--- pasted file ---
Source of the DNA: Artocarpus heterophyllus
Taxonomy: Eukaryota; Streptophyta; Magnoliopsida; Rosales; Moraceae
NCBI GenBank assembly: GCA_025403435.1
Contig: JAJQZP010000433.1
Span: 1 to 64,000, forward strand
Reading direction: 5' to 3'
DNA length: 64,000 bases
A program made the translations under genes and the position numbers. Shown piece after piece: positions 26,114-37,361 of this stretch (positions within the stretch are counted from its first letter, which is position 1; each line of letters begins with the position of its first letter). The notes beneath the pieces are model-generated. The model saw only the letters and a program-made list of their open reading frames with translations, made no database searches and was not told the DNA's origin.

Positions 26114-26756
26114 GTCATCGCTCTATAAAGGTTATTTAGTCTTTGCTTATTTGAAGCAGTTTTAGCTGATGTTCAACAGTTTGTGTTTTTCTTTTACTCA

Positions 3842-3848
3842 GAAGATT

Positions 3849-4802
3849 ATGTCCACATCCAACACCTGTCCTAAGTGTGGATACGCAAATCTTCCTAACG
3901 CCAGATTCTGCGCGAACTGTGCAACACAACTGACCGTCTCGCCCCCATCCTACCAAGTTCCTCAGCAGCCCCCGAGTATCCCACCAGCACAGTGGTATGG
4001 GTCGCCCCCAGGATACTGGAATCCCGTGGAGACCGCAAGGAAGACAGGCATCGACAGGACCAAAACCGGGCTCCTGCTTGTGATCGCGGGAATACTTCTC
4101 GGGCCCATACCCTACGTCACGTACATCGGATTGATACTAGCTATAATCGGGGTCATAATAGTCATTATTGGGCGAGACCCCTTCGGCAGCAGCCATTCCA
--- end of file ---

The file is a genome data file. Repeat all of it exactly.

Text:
Source of the DNA: Artocarpus heterophyllus
Taxonomy: Eukaryota; Streptophyta; Magnoliopsida; Rosales; Moraceae
NCBI GenBank assembly: GCA_025403435.1
Contig: JAJQZP010000433.1
Span: 1 to 64,000, forward strand
Reading direction: 5' to 3'
DNA length: 64,000 bases
A program made the translations under genes and the position numbers. Shown piece after piece: positions 26,114-37,361 of this stretch (positions within the stretch are counted from its first letter, which is position 1; each line of letters begins with the position of its first letter). The notes beneath the pieces are model-generated. The model saw only the letters and a program-made list of their open reading frames with translations, made no database searches and was not told the DNA's origin.

Positions 26114-26756
26114 GTCATCGCTCTATAAAGGTTATTTAGTCTTTGCTTATTTGAAGCAGTTTTAGCTGATGTTCAACAGTTTGTGTTTTTCTTTTACTCA

Positions 3842-3848
3842 GAAGATT

Positions 3849-4802
3849 ATGTCCACATCCAACACCTGTCCTAAGTGTGGATACGCAAATCTTCCTAACG
3901 CCAGATTCTGCGCGAACTGTGCAACACAACTGACCGTCTCGCCCCCATCCTACCAAGTTCCTCAGCAGCCCCCGAGTATCCCACCAGCACAGTGGTATGG
4001 GTCGCCCCCAGGATACTGGAATCCCGTGGAGACCGCAAGGAAGACAGGCATCGACAGGACCAAAACCGGGCTCCTGCTTGTGATCGCGGGAATACTTCTC
4101 GGGCCCATACCCTACGTCACGTACATCGGATTGATACTAGCTATAATCGGGGTCATAATAGTCATTATTGGGCGAGACCCCTTCGGCAGCAGCCATTCCA